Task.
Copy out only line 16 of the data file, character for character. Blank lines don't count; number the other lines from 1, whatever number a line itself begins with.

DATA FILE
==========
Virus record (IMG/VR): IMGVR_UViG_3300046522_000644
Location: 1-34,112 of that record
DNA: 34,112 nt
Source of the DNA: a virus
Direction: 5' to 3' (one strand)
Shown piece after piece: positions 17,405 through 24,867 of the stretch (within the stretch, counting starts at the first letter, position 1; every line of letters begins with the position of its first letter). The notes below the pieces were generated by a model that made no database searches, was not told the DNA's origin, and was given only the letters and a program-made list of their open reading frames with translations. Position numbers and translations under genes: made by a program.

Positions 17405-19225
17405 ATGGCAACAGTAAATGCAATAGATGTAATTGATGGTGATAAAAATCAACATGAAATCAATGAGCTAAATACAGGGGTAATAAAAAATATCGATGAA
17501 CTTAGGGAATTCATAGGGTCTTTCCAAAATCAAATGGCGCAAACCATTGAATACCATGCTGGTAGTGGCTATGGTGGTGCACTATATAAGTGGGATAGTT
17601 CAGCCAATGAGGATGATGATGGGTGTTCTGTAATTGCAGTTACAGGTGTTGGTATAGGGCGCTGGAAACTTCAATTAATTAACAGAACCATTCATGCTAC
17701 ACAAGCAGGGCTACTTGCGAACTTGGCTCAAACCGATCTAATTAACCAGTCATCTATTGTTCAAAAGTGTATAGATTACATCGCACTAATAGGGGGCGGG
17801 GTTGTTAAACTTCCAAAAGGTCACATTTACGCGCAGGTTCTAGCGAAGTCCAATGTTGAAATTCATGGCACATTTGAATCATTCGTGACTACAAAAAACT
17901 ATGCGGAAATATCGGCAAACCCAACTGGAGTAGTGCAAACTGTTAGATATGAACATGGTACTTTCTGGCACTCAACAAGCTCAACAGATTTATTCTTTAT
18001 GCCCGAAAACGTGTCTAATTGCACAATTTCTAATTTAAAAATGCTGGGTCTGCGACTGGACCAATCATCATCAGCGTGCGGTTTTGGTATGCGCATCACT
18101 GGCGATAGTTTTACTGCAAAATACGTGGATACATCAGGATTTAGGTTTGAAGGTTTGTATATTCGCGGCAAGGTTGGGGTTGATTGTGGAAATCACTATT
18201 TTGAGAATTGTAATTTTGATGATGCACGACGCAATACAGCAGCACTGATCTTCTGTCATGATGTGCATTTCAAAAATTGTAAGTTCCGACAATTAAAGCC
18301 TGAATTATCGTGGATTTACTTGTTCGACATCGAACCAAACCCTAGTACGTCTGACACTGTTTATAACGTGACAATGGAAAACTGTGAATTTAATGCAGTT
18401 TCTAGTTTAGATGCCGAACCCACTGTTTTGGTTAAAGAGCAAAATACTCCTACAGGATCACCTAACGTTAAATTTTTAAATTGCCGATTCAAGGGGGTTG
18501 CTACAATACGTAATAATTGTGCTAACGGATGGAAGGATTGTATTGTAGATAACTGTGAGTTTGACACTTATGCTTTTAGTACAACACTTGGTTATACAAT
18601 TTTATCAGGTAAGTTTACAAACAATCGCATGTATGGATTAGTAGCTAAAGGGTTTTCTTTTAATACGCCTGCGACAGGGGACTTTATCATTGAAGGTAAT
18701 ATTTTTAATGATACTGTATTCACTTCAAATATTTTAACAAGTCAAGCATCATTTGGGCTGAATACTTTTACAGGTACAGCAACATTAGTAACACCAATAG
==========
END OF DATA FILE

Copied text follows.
18201 TTGAGAATTGTAATTTTGATGATGCACGACGCAATACAGCAGCACTGATCTTCTGTCATGATGTGCATTTCAAAAATTGTAAGTTCCGACAATTAAAGCC